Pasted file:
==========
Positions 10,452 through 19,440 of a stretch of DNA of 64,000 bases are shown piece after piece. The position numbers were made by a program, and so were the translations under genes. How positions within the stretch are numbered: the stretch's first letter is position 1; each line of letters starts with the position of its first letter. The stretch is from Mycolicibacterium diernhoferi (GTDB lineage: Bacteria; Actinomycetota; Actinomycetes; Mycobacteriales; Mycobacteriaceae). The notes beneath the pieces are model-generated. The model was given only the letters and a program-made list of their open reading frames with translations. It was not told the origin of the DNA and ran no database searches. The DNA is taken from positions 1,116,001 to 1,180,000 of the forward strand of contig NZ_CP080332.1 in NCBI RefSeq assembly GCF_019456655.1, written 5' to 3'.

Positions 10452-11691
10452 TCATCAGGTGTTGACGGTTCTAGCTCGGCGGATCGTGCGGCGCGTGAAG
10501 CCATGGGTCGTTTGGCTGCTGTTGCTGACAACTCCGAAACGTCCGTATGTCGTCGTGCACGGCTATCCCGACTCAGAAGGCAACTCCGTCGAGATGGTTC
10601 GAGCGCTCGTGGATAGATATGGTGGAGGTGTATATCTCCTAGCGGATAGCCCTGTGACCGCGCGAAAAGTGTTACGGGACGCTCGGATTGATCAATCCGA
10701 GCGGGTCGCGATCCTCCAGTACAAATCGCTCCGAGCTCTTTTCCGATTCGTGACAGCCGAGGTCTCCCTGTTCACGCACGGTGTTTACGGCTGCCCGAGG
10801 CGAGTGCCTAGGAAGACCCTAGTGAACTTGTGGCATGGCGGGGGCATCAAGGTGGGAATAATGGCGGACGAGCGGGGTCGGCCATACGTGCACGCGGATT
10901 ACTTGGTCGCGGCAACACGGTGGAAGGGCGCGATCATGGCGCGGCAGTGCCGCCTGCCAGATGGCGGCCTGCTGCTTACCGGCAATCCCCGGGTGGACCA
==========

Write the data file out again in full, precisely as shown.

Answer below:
Positions 10,452 through 19,440 of a stretch of DNA of 64,000 bases are shown piece after piece. The position numbers were made by a program, and so were the translations under genes. How positions within the stretch are numbered: the stretch's first letter is position 1; each line of letters starts with the position of its first letter. The stretch is from Mycolicibacterium diernhoferi (GTDB lineage: Bacteria; Actinomycetota; Actinomycetes; Mycobacteriales; Mycobacteriaceae). The notes beneath the pieces are model-generated. The model was given only the letters and a program-made list of their open reading frames with translations. It was not told the origin of the DNA and ran no database searches. The DNA is taken from positions 1,116,001 to 1,180,000 of the forward strand of contig NZ_CP080332.1 in NCBI RefSeq assembly GCF_019456655.1, written 5' to 3'.

Positions 10452-11691
10452 TCATCAGGTGTTGACGGTTCTAGCTCGGCGGATCGTGCGGCGCGTGAAG
10501 CCATGGGTCGTTTGGCTGCTGTTGCTGACAACTCCGAAACGTCCGTATGTCGTCGTGCACGGCTATCCCGACTCAGAAGGCAACTCCGTCGAGATGGTTC
10601 GAGCGCTCGTGGATAGATATGGTGGAGGTGTATATCTCCTAGCGGATAGCCCTGTGACCGCGCGAAAAGTGTTACGGGACGCTCGGATTGATCAATCCGA
10701 GCGGGTCGCGATCCTCCAGTACAAATCGCTCCGAGCTCTTTTCCGATTCGTGACAGCCGAGGTCTCCCTGTTCACGCACGGTGTTTACGGCTGCCCGAGG
10801 CGAGTGCCTAGGAAGACCCTAGTGAACTTGTGGCATGGCGGGGGCATCAAGGTGGGAATAATGGCGGACGAGCGGGGTCGGCCATACGTGCACGCGGATT
10901 ACTTGGTCGCGGCAACACGGTGGAAGGGCGCGATCATGGCGCGGCAGTGCCGCCTGCCAGATGGCGGCCTGCTGCTTACCGGCAATCCCCGGGTGGACCA